Ladies and gentlemen of the gym, it’s time to talk about leg day.
While so-called “mirror muscles” like your core, back and arms are typically vre noticeable, you’re making a huge mistake if you’re only training above the belt. Your lower body is home to some of the biggest muscles in your body. Focus on workouts that challenge your bottom half and you’ll be rewarded with strong glutes, athletic quads, healthy hammies and toned calves. But it’s not all about looking good. As evidence, we present nine reasons to train your lower body:
1. You’ll be a better athlete.
The power generated from your lower half is essential for nearly every sport. Think of soccer players sprinting to the ball, basketball players jumping above the rim, or baseball players generating enough power to knock one out of the park. According to Stack.com, a well-developed lower body will allow you to exert a maximal amount of force in a minimal amount of time, which in turn makes you faster and more explosive.
2. You’ll reduce your risk of injury.
Lower-body strength could also be the difference between getting injured and staying in the game. Performing functional exercises, like lunges and squats, promotes stability in the knee, which, according to the American Council on Exercise, is your best bet to prevent an ACL tear.
3. You’ll burn more calories.
Whether or not weight loss is the goal, if you want to get the most bang for your buck at the gym, it all starts with the legs. “Working bigger muscles in multi-joint exercises like squats, deadlifts or lunges will require more ‘work’ from the heart and brain and higher levels of metabolism compared to exercising smaller muscle groups,” says MovNat founder Erwan Le Corre. Challenging these larger muscles requires more energy, which means your body will be burning more calories. Fun fact: Your gluteus maximus (aka your behind) is the largest muscle in your body.
4. You’ll improve your balance.
Giant biceps are no match for a patch of sidewalk ice. But having a strong lower body just might help you avoid a wipeout. Exercises like side lunges and deadlifts will increase your stability, develop your proprioception and help keep you ready for anything. Whether you’re an adrenaline sport junkie or a weekend warrior type, balance is essential for maintaining control of your body.
5. You’ll run faster and longer.
There’s more than one reason strength training can make you a better runner. Strength-based movements like squats and deadlifts will help develop your hips, which are typically a major source of injury for runners. Research also shows that strength training can help give endurance athletes a leg up on the competition. In one study, cyclists who strengthened their lower body demonstrated more power during the final sprint of a race than those who skipped the weights.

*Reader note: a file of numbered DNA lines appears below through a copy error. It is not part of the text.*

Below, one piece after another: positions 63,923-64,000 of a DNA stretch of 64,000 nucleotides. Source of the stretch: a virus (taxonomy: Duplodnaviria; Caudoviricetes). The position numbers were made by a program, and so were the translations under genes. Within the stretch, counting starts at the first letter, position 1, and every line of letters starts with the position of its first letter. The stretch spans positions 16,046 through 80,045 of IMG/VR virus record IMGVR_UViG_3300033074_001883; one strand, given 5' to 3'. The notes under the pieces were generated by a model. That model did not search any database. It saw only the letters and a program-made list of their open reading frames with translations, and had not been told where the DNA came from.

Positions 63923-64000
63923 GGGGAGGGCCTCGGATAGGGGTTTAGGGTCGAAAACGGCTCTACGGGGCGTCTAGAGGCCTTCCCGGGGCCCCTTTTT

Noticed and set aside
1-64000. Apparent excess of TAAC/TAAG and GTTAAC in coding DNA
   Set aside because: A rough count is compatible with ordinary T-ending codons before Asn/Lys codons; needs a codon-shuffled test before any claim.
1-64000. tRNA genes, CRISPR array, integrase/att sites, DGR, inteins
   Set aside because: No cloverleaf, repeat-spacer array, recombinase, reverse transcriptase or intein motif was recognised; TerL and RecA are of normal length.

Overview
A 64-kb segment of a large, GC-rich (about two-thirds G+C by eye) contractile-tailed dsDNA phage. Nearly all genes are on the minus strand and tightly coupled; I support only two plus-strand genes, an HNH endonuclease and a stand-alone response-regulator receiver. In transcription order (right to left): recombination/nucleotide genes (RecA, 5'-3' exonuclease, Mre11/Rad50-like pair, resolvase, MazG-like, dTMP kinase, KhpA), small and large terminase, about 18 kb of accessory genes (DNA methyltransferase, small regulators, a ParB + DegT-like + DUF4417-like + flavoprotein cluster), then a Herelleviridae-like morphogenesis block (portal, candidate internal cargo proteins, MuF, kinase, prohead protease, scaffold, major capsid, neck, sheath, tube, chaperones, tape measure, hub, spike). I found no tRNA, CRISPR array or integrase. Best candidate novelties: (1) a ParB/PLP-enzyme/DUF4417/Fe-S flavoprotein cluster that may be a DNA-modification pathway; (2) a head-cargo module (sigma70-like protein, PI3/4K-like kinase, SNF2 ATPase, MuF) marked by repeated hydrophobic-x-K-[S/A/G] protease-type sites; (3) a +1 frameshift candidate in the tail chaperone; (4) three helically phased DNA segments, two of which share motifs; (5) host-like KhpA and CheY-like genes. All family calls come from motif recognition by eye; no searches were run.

6. You’ll increase your metabolism.
Not only will leg day make you speedier on the track, but it can also speed up your metabolism. It’s no secret that lifting weights will help athletes build and maintain muscle mass. And when your body composition has more muscle, your whole engine runs faster. Strength training outperforms running, cycling, rowing and other standard cardio exercises when it comes to keeping metabolism revved up.
7. You’ll increase your range of motion.
Think flexibility has nothing to do with weight training? Think again. Olympic weightlifters, elite CrossFit athletes and pro-level athletes from nearly all disciplines need mobile joints in order to maximize their power output. Even if you aren’t a top competitor, learning the correct movement patterns for exercises like the squat, deadlift and lunge will improve your range of motion. Once you’ve got the movements and proper mobility down, you’ll be able to safely tackle more weight and ultimately increase your gains.
8. You’ll have superhero efficiency for everyday tasks.
Even if you aren’t an elite athlete, giving your legs attention will pay off each and every day. Picking up boxes, carrying groceries, or moving furniture will be easier when your lower body is used to squatting down and hinging at the hips. Even if your arms are strong, you’ll be more efficient when lifting heavy objects if you squat down and engage those glutes and hammies instead of straining your back!